Jan 5, 2012

What goes up, must come down

Just like the old Blood Sweat & Tears song and Newton's law of gravity, the Christmas decorations that go up must eventually come down.

When do you take yours down?  I have friends who have them down in the twinkling of an eye, pretty much as soon as Christmas dinner is finished. 

As for me, I let mine linger a bit.  We start our decorating later than most, and I'm just not ready to put it all away on December 26.  But I do make sure it's down shortly after we've ushered in the new year.

Every year for several years, I have vowed to go through all the Christmas bins and straighten them out.  This year, I made good on that promise.  No excuses - the walk-in attic is adjacent to our bonus room, so I had the perfect staging area to spread out all my tubs and really organize them.  I also did a little "Santa's Workshop" repair on a few items that needed re-gluing.

Today marks the 12th day of Christmas (see note), and I'm happy to say my decorations are down and tucked away, and I've even made a little headway on decorating the dining room for the winter months.  Den and foyer are next.

There were two distinct approaches I could take to stowing away my Christmas decorations:

1. Room-by-room (kitchen, dining room, UT stuff for the bonus room....)
2. Like-goes-with-like (garlands, ornaments, lights, nutcrackers, Christmas village...)

I chose...both.

For example, the kitchen tub contains everything I need to set up my kitchen for Christmas:  tree decorations, Christmas mugs and linens, even my party paper goods (of which I have enough to last the next 30 years.  Okay, maybe just the next two or three, but it seems like a lot.)  Next to it is the box with next year's gift mugs for my 3rd graders.  I picked them up on clearance, and it's one less thing to worry about.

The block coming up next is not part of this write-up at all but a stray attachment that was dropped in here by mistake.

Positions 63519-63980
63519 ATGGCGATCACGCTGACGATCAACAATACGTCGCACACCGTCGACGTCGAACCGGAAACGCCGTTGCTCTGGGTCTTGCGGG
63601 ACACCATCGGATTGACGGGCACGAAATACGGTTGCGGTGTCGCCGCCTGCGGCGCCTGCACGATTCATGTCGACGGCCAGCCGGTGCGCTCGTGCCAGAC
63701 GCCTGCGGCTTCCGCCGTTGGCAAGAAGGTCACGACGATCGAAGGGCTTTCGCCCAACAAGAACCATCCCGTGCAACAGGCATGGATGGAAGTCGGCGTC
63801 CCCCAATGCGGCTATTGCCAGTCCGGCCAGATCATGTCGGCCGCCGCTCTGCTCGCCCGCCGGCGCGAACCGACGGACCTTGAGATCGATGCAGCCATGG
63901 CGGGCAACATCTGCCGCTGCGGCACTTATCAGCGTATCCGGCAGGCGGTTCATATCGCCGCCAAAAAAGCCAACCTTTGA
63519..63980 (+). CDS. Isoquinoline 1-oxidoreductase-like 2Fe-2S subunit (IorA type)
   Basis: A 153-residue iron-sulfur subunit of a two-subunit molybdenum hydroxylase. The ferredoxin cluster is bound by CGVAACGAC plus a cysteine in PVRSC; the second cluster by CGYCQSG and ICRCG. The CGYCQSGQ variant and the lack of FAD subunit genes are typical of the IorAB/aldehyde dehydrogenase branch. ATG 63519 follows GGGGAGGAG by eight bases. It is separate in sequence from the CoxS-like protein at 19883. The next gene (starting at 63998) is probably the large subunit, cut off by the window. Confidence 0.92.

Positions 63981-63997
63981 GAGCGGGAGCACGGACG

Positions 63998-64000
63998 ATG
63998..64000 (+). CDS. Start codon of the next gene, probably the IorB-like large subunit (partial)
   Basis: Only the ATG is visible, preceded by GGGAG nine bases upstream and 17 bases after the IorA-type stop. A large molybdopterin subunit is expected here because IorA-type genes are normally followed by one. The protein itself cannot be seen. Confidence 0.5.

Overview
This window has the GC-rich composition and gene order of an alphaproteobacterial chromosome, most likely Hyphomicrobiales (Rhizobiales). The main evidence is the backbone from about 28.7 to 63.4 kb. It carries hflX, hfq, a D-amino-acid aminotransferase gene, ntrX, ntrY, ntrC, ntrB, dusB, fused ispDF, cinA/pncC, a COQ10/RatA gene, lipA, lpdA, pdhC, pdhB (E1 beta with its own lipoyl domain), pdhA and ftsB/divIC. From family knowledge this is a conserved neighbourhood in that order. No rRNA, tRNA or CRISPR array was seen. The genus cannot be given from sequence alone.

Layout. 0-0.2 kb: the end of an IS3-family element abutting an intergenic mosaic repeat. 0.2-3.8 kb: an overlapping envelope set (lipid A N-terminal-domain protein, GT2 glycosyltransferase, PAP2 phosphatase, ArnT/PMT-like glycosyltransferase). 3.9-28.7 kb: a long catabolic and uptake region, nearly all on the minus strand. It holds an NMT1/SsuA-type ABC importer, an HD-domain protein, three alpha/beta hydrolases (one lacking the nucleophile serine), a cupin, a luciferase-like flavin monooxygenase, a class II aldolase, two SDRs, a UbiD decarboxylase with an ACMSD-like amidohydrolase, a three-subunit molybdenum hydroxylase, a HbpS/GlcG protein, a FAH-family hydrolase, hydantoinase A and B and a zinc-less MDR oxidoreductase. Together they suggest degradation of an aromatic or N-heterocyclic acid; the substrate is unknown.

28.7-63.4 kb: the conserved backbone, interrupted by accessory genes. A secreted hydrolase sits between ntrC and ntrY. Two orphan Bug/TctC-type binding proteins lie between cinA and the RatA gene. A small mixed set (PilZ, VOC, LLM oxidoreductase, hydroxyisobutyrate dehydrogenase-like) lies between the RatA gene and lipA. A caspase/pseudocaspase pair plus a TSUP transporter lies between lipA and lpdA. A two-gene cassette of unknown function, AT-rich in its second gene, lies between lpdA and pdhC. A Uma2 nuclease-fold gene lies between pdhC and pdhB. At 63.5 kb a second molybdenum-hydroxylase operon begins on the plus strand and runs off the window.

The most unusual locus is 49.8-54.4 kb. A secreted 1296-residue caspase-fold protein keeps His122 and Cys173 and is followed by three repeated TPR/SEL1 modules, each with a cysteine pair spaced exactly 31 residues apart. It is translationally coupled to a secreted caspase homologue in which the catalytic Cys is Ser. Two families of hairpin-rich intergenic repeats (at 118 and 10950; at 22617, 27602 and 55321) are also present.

Yes, the caroler's book is upside down
On the other hand, my nutcracker collection stays together (albeit in one large tub and two wine boxes - they are the perfect size for storing them.)  I store them as a group even though some go to the sunroom, some to the kitchen, some to the den and some to the foyer.  I always shuffle them up, so each year I can pull them out and decide who-goes-where.  Ditto for the garlands and wreaths.  But the light strands and ornaments are separated in tubs for specific trees: dining room, big tree, UT tree.

I also tucked in some reminders for next year to make decorating easier - you know, those things you tell yourself, "next year, I'll do it this way instead" and next year, you remember it too late?  Yeah, me too.  Maybe my notes will help next year - we'll see.)

Of the stuff I didn't use this year, I designated one tub for Santa Claus decorations, and another for snowmen and the cream/gold ornaments. When I get the urge to switch from silver to gold, or do a Santa or snowman theme, I can "shop" from my own inventory first.

After everything was in tubs and I had tossed all the irreparable, melted, discolored or otherwise unusable stuff, there remained two large bags of "haven't-used-in-forever" (or maybe never) stuff.  I'll take pity on the Goodwill folks who are dealing with the year-end glut, and keep them until early next fall to drop off. They're set aside in one corner, visibly marked for their final destination.

The only remaining to-do is to get some shelving up in the attic so when I need the tub on the bottom of the stack (isn't that always the one you need?) I don't have to offload all the other tubs to fetch it. But that's a task that can wait for a warm Saturday so we don't get frostbite in the process.

Even though Christmas is officially over and the decorations are down, I think I'm going to be vacuuming up glitter and pine needles for a very long time....

Happy cleaning,

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P.S.   A big thank-you to Mr. Kurek for setting me straight on how to count the twelve days of Christmas. I'm just glad I was a day ahead, instead of a day behind!